Towards a Post-PostColonial Age?

A French Scholar visiting our University for a Seminar last year proposed an interesting question – is India entering into an era of post-postcolonialism? The question like I said is interesting and is even tempting. The gentleman’s view was that this could possibly be the case with 21st century India. Although I did not agree with his argument the idea of post-post colonialism has stuck with me ever since. Thus, this exploration.

So, how should one conceptualize this idea? We can approach this question from two perspectives, or rather – positions – regarding the nature of colonialism, thus of post-colonialism, and therefore of our concept. The first position, a shallow if not superficial understanding, could relate colonialism to the absence of sovereignty. Then post-colonial could be an age of limited sovereignty moving towards absolute sovereignty -if that is ever possible in this world. If we follow this line, then yes, maybe the argument that we are moving beyond a post-colonial age can be accepted. But a deeper understanding of colonialism – or putting it better : the colonial experience – forces one to wonder whether it is ever possible for any society to overcome its history. Because that is what colonialism was – an historical event. An historical event of conquest, domination and the loss of freedom. The condition of conquest has been overcome. What about domination, in all its socio-cultural aspects? And freedom? Some comments follow in the two sections below.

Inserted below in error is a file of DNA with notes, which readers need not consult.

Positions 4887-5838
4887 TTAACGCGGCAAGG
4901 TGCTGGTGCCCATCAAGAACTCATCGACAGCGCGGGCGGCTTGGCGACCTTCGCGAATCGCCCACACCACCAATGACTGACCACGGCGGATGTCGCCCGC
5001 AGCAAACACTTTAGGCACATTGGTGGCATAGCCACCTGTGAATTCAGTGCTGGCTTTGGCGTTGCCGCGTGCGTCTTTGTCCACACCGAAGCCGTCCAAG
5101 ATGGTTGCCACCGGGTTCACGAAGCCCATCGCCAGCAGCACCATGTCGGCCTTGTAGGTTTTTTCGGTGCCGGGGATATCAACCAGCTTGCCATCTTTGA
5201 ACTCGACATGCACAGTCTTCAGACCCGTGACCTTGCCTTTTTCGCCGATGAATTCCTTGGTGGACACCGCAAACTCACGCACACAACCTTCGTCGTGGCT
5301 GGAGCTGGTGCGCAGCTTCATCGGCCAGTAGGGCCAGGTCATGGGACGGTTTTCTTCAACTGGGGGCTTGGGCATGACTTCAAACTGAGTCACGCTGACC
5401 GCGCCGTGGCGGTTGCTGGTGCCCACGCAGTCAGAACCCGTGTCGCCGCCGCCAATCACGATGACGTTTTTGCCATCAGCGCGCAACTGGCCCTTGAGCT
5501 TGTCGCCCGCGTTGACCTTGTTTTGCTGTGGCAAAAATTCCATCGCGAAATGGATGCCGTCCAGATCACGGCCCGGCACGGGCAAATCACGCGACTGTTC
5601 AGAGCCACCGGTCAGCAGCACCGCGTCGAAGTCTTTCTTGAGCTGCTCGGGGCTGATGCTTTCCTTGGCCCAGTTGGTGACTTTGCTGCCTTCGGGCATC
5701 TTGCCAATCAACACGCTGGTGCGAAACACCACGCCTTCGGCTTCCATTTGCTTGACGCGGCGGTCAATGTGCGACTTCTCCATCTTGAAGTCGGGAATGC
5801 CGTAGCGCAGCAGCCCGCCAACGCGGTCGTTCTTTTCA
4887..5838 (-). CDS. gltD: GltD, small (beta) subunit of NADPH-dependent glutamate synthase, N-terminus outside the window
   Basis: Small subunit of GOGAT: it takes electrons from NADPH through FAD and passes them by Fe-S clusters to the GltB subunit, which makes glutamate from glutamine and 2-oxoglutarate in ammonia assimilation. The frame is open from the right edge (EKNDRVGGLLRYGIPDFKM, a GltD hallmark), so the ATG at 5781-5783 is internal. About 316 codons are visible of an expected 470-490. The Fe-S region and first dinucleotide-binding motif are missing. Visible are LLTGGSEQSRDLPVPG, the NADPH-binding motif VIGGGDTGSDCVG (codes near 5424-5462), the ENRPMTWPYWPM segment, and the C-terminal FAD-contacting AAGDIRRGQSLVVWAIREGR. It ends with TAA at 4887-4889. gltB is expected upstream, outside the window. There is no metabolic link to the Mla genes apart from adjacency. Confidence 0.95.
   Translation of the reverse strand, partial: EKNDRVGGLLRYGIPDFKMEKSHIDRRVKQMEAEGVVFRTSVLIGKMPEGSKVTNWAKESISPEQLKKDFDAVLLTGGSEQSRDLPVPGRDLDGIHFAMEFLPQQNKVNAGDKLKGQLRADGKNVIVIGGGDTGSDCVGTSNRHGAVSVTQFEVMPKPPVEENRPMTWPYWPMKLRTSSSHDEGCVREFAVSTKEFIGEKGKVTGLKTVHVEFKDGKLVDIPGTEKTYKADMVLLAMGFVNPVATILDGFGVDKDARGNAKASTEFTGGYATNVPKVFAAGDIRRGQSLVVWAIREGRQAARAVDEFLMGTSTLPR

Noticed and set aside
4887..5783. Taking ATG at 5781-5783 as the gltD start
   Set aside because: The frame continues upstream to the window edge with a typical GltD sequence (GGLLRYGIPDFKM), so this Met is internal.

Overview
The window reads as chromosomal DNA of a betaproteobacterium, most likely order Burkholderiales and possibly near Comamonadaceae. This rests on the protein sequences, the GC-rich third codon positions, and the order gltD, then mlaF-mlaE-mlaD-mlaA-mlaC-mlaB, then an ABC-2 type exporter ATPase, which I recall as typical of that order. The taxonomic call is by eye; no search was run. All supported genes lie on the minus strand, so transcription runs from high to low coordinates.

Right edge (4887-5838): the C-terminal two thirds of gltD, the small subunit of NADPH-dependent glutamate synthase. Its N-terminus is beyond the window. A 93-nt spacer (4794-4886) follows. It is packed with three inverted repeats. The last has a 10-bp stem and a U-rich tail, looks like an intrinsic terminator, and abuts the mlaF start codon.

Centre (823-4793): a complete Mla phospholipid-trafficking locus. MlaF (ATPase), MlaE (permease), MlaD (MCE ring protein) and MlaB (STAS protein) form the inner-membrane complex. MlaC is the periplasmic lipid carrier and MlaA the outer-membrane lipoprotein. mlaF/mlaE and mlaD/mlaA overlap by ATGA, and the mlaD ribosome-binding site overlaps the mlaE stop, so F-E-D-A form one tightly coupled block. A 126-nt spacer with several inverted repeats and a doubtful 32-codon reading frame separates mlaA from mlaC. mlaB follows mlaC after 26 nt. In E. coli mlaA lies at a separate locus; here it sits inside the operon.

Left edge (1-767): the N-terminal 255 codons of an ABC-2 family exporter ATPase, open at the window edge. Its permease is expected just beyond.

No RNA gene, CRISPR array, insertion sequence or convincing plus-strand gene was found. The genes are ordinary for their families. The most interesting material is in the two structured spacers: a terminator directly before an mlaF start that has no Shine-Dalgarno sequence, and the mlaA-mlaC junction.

I mentioned before that the idea of post-postcolonialism can be tempting. India today stands at a crossroads. Two, three, even four decades from now we will be a drastically different society. The process of change is inexorable. Nobody needs to do something urgent and immediately necessary about it. Except that something of that sort can be done to prevent the change from happening – a war, for example. The point is that when we are a changed society, it will be tempting to alter history to suit our new condition, especially the embarrassing parts. It could be possible then that we try to make a break with the past, not just the past of colonialism but the decades after Independence when we were a poor, weak and often struggling state. The post-postcolonial age could be a possible narrative of such an India. But as with all official narratives this one will be more reflective of what we want to be that what we are!